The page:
Sensenbrenner to introduce USA FREEDOM Act today

More than two weeks after outlining principles behind the USA FREEDOM Act in a speech at the Cato Institute, Rep. James Sensenbrenner (R-WI) will reportedly introduce the anti-domestic surveillance measure today with strong bipartisan support, according to Breitbart, a conservative news outlet.

Sensenbrenner, who sponsored the PATRIOT Act in 2001, has emerged as one of the primary critics of the NSA’s domestic surveillance programs and contends that the Justice Department and intelligence is relying on a broad interpretation of the anti-terrorism law, far beyond congressional intent, to collect Americans’ phone and Internet metadata.

The FREEDOM Act would limit the NSA’s ability to collect data “adopting a uniform standard for intelligence gathering under Section 215 of the PATRIOT Act,” according to Sensenbrenner.

What’s more, the measure would reform the Foreign Intelligence Surveillance Court (FISC) by creating a civil liberties advocate, create new reporting requirements and oversight from Congress for the court, and allow the Privacy and Civil Liberties Oversight Board subpoena authority. The legislation will also reform National Security Letters (NSL) to ensure that the current administration or its predecessors don’t use another agency to collect bulk data.

Breitbart reported that the measure will be introduced with “50+ co-sponsors,” including “multiple members” who voted against an amendment authored by Rep. Justin Amash (R-MI). That amendment, offered to the defense appropriations bill in July, would have limited the extent to which NSA could conduct domestic surveillance.

Though that measure was defeated, though narrowly, some members have said that they would have voted for the amendment if they had known the extent of the NSA’s surveillance programs at the time. Some have accused House Intelligence Committee Chairman Mike Rogers (R-MI) of withholding information about the programs in advance of the vote on the Amash amendment.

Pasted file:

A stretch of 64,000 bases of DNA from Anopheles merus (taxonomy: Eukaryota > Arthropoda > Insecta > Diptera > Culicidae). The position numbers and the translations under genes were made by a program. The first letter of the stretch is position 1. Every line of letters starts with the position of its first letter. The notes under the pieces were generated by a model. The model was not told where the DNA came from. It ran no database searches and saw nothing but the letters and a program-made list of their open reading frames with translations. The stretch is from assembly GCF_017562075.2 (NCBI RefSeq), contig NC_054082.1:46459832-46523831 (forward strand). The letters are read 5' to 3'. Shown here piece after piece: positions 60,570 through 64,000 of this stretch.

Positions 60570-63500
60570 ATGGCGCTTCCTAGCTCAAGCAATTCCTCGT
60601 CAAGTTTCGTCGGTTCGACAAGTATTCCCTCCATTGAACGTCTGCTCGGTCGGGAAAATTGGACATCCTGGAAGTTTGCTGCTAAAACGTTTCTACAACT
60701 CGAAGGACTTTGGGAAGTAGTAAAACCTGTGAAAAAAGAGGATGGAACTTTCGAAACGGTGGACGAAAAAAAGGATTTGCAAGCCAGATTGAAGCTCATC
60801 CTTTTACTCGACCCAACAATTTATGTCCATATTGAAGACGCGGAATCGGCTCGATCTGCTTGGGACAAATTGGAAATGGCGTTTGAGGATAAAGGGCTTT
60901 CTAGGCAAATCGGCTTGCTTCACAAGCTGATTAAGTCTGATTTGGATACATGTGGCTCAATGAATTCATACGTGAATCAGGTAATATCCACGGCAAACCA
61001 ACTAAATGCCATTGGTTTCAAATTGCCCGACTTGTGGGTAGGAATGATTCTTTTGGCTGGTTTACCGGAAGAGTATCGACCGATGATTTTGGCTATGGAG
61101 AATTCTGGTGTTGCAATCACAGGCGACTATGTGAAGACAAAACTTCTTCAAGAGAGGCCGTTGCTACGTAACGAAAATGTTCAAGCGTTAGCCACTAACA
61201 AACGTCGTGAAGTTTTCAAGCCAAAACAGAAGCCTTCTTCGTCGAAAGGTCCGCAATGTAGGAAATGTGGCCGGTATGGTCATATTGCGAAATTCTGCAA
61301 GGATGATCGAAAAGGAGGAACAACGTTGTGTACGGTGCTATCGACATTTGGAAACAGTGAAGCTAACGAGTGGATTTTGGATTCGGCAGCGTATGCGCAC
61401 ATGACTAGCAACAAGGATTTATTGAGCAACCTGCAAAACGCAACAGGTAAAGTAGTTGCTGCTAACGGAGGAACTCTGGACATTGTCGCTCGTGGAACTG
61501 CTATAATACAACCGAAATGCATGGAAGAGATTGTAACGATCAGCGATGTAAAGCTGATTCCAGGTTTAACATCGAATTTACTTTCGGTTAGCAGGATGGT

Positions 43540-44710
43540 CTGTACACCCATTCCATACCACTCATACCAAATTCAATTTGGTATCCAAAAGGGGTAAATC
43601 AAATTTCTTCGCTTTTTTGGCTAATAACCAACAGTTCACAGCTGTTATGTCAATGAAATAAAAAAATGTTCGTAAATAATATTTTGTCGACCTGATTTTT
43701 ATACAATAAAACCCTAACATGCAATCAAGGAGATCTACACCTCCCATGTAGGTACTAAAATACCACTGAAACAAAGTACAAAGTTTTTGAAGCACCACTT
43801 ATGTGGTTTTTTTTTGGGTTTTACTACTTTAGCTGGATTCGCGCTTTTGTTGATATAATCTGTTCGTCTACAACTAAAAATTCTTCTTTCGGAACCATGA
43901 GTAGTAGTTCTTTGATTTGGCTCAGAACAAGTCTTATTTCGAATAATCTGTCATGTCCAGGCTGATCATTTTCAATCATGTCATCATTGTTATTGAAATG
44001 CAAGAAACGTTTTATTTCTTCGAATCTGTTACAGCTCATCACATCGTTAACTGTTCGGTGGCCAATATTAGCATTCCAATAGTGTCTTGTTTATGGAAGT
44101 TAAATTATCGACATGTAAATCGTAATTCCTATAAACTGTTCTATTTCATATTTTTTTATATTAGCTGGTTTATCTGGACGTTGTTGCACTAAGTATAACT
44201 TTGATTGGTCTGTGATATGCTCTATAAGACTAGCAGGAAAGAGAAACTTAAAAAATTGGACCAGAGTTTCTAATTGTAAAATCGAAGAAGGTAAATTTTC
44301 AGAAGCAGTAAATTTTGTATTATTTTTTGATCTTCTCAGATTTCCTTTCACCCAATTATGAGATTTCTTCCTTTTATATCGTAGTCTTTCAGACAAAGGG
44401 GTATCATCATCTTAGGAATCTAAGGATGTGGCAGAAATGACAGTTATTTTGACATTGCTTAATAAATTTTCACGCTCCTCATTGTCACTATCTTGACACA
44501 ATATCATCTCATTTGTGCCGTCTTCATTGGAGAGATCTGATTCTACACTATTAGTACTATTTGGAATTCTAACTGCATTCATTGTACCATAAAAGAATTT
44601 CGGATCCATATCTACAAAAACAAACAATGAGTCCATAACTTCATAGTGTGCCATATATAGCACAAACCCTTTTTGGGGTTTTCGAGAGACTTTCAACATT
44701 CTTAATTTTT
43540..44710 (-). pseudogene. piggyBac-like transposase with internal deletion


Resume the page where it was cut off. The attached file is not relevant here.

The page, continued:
“The phone records of innocent Americans do not relate to terrorism, whatsoever; and they are not reasonably likely to lead to information that relates to terrorism,” said Sensenbrenner earlier this month. “Put simply, the phone calls we make to our friends, our families, and business associates are private and have nothing to do with terrorism or the government’s efforts to stop it.”

“As the administration explains it, all of our phone records are relevant because the connections between individual data points are of potential value. But these private collections are only of value if they in some way relate to terrorism. To the extent that they don’t, the government has no right to collect them,” he added.

Senate Judiciary Committee Chairman Patrick Leahy (D-VT) will introduce the legislation in the upper chamber. It’s unclear how many co-sponsors he will have, though several members from both sides of the aisle have criticized the NSA surveillance programs, or whether leadership will get behind reform efforts.

The FREEDOM Act, one of several anti-domestic surveillance measures introduced this year, could set the stage for another showdown on domestic surveillance, if and when its brought to the floor for a vote.


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